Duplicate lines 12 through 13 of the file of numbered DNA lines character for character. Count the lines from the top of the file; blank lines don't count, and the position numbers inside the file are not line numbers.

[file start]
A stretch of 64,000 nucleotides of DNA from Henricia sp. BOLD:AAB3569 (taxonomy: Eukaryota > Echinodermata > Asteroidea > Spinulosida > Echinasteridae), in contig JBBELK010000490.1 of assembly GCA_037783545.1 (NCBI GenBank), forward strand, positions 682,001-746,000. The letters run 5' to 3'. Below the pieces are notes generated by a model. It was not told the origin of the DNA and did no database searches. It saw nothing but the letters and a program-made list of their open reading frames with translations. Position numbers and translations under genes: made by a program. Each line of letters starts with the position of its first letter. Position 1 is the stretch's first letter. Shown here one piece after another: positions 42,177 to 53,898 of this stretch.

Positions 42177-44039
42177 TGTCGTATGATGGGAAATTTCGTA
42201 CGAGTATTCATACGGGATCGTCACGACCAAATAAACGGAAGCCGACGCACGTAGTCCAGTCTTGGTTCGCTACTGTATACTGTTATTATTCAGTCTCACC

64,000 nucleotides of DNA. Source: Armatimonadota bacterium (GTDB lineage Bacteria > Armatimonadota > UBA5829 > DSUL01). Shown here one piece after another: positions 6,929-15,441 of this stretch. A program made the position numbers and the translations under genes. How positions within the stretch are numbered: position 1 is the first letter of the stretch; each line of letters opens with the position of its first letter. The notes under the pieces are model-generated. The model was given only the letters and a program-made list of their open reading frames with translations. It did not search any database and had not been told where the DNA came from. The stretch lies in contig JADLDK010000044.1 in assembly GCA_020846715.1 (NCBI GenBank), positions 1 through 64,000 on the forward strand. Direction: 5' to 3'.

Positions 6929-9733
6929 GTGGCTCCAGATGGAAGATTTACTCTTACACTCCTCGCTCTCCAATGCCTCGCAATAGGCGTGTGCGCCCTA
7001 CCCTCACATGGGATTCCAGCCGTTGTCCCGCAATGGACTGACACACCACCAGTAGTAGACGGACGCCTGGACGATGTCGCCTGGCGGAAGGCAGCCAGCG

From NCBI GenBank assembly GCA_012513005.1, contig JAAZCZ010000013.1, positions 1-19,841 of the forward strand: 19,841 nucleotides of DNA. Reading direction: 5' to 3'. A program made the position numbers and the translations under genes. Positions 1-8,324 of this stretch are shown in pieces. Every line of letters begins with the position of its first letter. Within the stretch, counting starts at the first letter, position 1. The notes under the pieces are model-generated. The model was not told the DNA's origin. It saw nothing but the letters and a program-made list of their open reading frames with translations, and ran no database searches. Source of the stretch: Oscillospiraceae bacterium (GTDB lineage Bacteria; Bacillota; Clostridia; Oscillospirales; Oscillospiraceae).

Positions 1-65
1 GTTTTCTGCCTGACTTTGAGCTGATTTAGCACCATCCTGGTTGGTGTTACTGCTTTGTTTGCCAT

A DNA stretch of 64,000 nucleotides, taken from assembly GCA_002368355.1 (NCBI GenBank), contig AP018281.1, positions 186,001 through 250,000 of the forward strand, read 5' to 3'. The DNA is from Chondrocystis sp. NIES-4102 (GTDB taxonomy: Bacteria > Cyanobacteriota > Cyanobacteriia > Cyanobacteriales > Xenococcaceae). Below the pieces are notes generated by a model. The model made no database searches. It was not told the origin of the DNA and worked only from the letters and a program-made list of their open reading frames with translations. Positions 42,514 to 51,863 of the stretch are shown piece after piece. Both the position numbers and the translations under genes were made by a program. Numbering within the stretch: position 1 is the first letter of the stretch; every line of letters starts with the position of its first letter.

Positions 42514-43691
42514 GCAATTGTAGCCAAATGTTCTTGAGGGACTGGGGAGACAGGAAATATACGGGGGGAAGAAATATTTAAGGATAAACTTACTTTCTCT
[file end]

A DNA stretch of 64,000 nucleotides, taken from assembly GCA_002368355.1 (NCBI GenBank), contig AP018281.1, positions 186,001 through 250,000 of the forward strand, read 5' to 3'. The DNA is from Chondrocystis sp. NIES-4102 (GTDB taxonomy: Bacteria > Cyanobacteriota > Cyanobacteriia > Cyanobacteriales > Xenococcaceae). Below the pieces are notes generated by a model. The model made no database searches. It was not told the origin of the DNA and worked only from the letters and a program-made list of their open reading frames with translations. Positions 42,514 to 51,863 of the stretch are shown piece after piece. Both the position numbers and the translations under genes were made by a program. Numbering within the stretch: position 1 is the first letter of the stretch; every line of letters starts with the position of its first letter.

Positions 42514-43691